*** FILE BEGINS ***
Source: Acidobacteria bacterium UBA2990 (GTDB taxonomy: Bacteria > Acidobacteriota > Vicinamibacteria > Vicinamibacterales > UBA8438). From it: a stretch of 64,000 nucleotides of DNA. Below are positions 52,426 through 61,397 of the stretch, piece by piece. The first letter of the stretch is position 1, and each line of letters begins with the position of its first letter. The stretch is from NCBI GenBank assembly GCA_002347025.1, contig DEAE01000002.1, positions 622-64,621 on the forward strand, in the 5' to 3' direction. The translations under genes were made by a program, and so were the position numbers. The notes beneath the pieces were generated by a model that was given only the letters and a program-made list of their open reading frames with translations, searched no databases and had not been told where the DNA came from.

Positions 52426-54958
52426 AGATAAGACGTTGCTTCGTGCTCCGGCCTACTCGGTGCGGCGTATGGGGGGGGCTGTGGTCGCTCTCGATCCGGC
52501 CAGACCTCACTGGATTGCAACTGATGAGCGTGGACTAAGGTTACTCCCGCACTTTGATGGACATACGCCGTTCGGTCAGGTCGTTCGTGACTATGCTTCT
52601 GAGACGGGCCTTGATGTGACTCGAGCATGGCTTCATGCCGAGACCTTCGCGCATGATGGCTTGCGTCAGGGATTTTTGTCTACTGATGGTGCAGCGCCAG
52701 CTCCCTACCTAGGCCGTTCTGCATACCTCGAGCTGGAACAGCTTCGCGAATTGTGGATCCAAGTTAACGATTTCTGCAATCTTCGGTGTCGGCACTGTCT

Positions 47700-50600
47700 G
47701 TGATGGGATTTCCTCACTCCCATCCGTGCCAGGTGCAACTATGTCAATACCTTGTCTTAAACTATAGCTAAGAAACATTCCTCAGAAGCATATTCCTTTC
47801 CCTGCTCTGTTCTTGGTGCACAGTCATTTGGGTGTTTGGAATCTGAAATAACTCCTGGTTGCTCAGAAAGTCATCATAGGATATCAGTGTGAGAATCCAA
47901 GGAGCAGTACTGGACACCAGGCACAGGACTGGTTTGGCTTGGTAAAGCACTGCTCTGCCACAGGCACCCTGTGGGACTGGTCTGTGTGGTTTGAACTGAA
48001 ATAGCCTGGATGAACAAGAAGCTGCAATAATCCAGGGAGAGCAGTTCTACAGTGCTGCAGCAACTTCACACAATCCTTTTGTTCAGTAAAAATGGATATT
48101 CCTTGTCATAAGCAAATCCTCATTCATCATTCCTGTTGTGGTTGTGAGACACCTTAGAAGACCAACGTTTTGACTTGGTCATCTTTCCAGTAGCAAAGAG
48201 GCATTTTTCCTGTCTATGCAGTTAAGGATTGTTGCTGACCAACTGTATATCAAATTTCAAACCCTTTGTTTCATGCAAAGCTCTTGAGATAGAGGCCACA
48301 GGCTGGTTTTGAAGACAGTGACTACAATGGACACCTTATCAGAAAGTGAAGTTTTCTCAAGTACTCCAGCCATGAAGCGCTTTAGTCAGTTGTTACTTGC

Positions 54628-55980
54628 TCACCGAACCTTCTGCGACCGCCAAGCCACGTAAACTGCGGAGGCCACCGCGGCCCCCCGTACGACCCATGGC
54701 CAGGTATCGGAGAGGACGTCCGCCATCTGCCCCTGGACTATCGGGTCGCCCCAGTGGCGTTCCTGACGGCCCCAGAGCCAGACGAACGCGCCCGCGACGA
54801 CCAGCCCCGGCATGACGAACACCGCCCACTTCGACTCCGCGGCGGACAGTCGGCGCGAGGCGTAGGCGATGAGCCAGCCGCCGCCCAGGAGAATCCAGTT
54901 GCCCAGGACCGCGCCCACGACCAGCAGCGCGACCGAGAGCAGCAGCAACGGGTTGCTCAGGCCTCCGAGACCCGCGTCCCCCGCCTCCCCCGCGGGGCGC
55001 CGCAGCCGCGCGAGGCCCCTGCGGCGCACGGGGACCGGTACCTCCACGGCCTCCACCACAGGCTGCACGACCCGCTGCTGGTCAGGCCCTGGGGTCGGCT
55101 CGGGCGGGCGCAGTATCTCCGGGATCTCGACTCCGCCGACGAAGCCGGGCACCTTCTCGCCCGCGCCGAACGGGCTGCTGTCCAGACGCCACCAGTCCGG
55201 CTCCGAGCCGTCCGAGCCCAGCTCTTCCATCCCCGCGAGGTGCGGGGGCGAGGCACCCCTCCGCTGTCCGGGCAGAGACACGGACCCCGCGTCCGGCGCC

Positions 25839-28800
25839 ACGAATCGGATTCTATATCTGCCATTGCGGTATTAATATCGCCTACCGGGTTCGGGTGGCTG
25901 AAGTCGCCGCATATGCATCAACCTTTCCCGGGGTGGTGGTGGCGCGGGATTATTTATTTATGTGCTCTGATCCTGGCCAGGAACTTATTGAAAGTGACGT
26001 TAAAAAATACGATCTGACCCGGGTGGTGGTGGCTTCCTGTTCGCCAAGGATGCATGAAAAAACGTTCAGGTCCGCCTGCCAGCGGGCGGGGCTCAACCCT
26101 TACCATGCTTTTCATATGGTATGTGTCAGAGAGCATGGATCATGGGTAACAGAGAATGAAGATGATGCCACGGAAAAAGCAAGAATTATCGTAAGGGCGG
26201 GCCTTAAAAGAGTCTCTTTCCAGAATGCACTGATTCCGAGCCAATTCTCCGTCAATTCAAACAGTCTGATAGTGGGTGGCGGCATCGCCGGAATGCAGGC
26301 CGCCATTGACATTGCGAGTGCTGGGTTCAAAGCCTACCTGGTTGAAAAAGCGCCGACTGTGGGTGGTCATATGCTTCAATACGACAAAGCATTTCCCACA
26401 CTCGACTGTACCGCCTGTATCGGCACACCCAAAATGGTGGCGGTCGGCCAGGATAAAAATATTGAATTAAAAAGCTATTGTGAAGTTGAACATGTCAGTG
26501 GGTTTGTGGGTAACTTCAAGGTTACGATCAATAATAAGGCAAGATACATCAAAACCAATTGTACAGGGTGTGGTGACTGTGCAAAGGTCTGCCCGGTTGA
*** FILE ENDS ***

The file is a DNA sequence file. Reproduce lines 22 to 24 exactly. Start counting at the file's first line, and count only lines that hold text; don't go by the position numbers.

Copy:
55101 CGGGCGGGCGCAGTATCTCCGGGATCTCGACTCCGCCGACGAAGCCGGGCACCTTCTCGCCCGCGCCGAACGGGCTGCTGTCCAGACGCCACCAGTCCGG
55201 CTCCGAGCCGTCCGAGCCCAGCTCTTCCATCCCCGCGAGGTGCGGGGGCGAGGCACCCCTCCGCTGTCCGGGCAGAGACACGGACCCCGCGTCCGGCGCC

Positions 25839-28800